If a landlord bought property over a year ago and didn’t enforce a new lease or increase the rent amount at that time, can they do so now?

UPDATED: Feb 17, 2012

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If a landlord bought property over a year ago and didn’t enforce a new lease or increase the rent amount at that time, can they do so now?

Now that I been month-to-month for 5 months now they want me to resign a lease under them. The rent will be for a higher amount. If I don’t sign the lease I have 60 days to get out. Is this a legal? And weren’t they supposed to enforce they lease if they bought the property with all new terms?

Asked on February 17, 2012 under Real Estate Law, Ohio


SJZ, Member, New York Bar / FreeAdvice Contributing Attorney

Answered 11 years ago | Contributor

If there was a written lease in place when they bought the property, that lease would remain in effect for the balance of its term (i.e. until its end date).

If a tenant is month to month, such as because a lease had previously expired, either party (landlord or tenant) may terminate the rental on 30 days notice (or on longer notice, if the party chooses to provide longer notice)--that's the  very definition, so to speak of a month to month tenancy; it is a tenancy for only one month at a time.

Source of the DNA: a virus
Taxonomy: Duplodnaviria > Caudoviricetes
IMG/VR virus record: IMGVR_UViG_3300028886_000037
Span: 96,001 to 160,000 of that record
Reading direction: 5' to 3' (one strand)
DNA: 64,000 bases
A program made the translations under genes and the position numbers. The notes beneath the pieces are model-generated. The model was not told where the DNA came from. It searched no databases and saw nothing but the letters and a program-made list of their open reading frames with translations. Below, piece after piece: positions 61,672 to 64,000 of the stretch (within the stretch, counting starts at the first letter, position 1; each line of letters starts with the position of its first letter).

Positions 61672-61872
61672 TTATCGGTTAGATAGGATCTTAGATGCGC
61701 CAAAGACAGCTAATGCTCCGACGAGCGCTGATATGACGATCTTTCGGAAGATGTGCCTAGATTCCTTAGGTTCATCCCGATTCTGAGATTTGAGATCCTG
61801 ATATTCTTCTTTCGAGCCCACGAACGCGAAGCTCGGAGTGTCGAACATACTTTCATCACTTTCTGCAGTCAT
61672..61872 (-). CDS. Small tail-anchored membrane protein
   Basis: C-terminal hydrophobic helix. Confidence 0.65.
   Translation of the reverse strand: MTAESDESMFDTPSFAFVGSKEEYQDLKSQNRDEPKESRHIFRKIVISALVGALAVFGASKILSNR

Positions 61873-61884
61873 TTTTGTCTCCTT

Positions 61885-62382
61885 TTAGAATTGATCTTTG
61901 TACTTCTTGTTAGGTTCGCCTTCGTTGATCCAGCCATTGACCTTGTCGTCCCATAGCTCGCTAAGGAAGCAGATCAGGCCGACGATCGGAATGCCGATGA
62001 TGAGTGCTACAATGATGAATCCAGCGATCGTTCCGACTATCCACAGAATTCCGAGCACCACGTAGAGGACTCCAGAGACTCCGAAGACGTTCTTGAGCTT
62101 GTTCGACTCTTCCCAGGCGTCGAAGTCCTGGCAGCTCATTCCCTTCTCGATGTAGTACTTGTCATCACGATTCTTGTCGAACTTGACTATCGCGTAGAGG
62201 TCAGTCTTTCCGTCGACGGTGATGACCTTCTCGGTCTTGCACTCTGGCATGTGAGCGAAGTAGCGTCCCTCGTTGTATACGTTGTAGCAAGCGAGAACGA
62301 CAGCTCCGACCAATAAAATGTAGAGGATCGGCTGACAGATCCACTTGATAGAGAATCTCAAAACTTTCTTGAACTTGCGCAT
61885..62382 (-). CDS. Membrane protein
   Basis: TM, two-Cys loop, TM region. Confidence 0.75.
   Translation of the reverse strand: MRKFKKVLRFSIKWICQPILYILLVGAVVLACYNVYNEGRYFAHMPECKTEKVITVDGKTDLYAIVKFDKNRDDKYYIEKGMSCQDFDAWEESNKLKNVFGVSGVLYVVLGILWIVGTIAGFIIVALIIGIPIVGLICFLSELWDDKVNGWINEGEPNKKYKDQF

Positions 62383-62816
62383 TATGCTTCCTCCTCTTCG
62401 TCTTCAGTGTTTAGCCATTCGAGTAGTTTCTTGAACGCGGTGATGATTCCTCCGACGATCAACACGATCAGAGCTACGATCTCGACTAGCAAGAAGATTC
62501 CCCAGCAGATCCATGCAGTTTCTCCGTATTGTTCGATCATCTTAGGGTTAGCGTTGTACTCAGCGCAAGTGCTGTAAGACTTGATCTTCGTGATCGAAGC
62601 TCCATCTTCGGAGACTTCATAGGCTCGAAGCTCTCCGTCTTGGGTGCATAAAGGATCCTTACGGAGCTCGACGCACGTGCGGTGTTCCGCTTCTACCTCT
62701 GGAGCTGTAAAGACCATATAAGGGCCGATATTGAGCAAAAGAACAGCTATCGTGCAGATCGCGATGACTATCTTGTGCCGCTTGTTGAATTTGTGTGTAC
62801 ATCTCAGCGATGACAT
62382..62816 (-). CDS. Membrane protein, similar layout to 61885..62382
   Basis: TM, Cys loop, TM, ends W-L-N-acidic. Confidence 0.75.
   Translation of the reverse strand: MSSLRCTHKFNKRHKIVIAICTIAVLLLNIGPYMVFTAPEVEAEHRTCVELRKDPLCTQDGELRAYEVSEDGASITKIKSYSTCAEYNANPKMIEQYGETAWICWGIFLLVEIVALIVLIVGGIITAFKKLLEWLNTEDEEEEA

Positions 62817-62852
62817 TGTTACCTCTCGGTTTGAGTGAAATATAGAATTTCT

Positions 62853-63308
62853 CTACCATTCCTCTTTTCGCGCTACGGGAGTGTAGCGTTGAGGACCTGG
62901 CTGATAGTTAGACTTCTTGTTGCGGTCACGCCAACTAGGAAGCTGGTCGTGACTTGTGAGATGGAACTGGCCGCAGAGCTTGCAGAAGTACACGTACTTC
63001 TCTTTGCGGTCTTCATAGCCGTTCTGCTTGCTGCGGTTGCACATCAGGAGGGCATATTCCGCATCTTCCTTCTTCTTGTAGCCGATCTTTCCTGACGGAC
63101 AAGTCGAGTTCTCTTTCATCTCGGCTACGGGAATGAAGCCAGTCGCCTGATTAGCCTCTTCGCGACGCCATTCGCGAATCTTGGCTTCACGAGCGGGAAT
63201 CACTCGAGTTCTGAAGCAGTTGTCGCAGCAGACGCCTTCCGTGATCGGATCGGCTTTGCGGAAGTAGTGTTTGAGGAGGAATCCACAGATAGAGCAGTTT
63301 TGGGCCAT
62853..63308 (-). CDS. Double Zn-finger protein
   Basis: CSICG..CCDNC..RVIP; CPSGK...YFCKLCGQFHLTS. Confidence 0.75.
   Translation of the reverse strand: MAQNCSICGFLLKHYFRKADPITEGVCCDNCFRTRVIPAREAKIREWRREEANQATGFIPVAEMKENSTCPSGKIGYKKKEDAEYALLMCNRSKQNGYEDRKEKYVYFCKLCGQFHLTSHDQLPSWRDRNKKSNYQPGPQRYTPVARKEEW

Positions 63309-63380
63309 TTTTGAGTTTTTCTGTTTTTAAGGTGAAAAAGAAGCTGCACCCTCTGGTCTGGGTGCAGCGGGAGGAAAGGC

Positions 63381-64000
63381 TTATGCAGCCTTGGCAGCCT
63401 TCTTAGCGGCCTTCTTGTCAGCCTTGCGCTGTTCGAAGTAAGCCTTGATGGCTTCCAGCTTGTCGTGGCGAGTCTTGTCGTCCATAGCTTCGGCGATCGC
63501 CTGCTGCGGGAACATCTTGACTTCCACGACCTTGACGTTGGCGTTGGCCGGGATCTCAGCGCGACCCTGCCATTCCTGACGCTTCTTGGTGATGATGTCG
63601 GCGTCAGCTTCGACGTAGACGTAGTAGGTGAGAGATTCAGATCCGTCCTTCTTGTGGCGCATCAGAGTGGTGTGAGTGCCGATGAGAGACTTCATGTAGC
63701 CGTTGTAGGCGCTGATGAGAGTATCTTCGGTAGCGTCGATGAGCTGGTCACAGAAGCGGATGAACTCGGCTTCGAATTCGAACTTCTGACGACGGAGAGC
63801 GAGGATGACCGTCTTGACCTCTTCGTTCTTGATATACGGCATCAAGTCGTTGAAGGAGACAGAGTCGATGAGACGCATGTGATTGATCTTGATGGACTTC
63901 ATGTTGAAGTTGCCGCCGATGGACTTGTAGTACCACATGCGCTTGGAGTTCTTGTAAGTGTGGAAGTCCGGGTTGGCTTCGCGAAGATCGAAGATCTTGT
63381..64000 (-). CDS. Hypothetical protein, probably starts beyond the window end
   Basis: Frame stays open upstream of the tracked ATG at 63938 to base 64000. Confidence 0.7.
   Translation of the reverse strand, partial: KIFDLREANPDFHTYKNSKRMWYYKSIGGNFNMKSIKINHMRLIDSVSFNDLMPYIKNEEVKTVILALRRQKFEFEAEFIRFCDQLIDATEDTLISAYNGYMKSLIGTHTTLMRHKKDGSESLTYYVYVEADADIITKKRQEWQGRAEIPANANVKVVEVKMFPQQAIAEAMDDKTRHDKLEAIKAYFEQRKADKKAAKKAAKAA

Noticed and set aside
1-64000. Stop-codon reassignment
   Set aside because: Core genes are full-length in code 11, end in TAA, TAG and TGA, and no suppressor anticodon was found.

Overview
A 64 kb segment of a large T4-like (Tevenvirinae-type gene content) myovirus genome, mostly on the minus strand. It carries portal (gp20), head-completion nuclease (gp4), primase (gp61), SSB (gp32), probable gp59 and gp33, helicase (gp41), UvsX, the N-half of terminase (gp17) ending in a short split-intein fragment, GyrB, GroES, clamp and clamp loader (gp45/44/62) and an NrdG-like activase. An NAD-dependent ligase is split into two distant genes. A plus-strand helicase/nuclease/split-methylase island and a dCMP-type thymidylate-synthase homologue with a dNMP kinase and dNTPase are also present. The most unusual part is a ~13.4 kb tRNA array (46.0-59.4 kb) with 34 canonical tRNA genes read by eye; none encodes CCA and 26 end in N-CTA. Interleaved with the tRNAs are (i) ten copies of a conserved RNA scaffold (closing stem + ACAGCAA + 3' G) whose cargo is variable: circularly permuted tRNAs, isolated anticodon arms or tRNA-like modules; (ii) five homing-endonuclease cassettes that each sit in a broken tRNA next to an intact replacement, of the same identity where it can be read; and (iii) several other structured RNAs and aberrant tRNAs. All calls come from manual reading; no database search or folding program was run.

Alternately, instead of terminating the tenancy outright, the landlord can propose new lease terms and/or a higher rent; the tenancy will be terminated if the tenant does not agree. It is the owner's property, after all; (s)he can set the rate or amount at which (s)he rents it.

Even if a landlord has accepted a given rent for several  months under a month to month tenancy, (s)he can, on 30 days notice, state that a higher rent will be required.

So, it would appear that what the new landlord is doing is legal, unless there was an in-force written lease when they bought the property. In that case, they can't make any changes or raise the rent until the lease expires; but when it does, they do not need to renew it under the same terms, but could either refuse to renew or change the terms (including rent).

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